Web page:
In this context, the event that culminates in the creation of the stoma in the child is perceived as something over which the mother has no control or choice, since it is the only option to keep her child alive. The creation of the stoma becomes the obstacle that the family must overcome to provide for the child's recovery, and thus has the ability to protect both child and family from suffering. Therefore, sustained by the belief that it is her duty to take care of the child, the mother tries to protect his/her life by accepting the procedure to create the stoma, not thinking about what she wants, but rather what she believes is best for the child.

I will not tell you it was easy to accept (...) At the time I could not think about aesthetics, about appearance, I had to think about what was best for him; otherwise, I would not be being fair to my baby (E1).

The almost instantaneous empathy developed by the mother regarding what the child experiences brings great pain and, at the same time, feelings of impotence. The mother suffers because she believes that her child is suffering and feels impotent because she cannot perform the role of maternal protector, since there is nothing she can do to prevent her child from suffering. After creation of the stoma, the mother suffers not only because she believes that the procedures cause pain to the child, but also because of the consequent postoperative therapeutic measures, such as fasting, that makes her believe that he may be starving.

When I saw [a colostomy...] the first thing I thought was that it hurt and that it bothered her (...) So, my biggest concern was that she would suffer with it because I thought it would hurt (E6).

The overcoming of the initial shock and grief caused by the unexpected and unwanted events begins when the mother is strengthened by relying on the belief that it is her duty to care for the child, and is based on a journey of dedication to her child despite suffering. She wishes to be near the baby because exercising a vigil is a way to continue protecting her child and ensuring his/her well being, thus making her feel like a mother.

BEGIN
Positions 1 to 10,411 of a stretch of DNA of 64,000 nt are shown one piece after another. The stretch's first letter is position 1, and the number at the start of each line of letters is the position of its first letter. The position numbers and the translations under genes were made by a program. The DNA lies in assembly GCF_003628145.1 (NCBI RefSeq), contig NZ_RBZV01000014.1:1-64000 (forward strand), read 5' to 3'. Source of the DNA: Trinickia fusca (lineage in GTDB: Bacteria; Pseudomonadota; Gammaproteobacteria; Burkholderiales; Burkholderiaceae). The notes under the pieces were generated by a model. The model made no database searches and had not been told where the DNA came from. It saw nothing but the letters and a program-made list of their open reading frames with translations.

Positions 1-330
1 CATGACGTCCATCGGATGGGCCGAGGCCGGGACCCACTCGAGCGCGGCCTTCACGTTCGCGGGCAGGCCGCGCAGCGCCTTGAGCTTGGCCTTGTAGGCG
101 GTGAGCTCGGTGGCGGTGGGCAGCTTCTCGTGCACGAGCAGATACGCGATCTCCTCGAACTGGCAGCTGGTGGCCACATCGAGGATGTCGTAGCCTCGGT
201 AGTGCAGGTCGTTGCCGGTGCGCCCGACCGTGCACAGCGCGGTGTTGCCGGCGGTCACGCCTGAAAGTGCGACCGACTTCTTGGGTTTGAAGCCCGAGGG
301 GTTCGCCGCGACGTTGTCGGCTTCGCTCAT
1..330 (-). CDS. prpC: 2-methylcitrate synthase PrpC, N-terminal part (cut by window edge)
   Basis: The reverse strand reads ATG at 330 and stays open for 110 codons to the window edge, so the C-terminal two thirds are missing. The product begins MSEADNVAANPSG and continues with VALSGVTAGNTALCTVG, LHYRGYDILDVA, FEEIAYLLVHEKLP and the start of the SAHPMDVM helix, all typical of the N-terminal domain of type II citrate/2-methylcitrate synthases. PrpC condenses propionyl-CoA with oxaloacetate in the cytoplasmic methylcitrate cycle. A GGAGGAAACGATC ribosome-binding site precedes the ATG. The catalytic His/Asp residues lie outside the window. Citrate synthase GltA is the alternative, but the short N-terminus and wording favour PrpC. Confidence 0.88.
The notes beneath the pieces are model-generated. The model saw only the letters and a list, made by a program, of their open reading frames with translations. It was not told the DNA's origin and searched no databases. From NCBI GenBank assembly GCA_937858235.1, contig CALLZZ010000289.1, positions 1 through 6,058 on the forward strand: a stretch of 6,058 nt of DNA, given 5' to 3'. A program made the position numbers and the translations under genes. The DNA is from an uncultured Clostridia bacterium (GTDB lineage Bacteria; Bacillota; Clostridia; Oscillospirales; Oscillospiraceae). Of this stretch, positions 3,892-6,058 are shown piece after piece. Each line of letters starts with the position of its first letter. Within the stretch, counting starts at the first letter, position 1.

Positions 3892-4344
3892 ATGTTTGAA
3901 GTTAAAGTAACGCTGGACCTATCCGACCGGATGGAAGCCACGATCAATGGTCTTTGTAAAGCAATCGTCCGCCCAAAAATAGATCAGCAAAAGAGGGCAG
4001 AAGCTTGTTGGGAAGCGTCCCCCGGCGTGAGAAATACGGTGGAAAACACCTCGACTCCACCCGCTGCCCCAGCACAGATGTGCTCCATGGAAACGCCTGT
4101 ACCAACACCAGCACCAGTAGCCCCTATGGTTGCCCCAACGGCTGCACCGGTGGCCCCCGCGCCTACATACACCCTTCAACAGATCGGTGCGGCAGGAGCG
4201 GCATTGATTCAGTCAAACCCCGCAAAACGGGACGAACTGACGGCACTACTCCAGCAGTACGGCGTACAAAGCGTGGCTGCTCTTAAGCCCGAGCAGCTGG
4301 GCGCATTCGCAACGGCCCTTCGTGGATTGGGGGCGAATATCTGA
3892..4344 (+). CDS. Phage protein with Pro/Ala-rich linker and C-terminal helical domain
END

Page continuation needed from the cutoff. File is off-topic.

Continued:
However, admission in the NICU adds other elements to the complexity of the experience of motherhood/parenthood, since it limits the mother in the exercise of her duty. This is because, even though she wants to, she feels she cannot be a full mother in this context. In the experience of the mother there is often a reversal of roles, in which the mother becomes a mere spectator in the life of her child, while the healthcare team plays the role of support and care that she believes belongs to her.

(...) this business that you can only go in a certain number of times per day is very complicated, because the child is yours and at the same time is not yours (...) For 51 days he was not our son, he was the son of the Maternity Ward. We could only pick him up at certain times; it was complicated (E3).

In the company of fear

In spite of being instilled with dreams and expectations, it is in the company of fear that the woman begins her journey into motherhood, because it is during pregnancy that she becomes afraid of having a child that will not meet her expectations, i.e. she fears that the child will not be perfect and as healthy as expected.

(...) when we learn we are pregnant, we ask: oh, I want my child to be born perfect, healthy. It's no use, all mothers say that! (E6).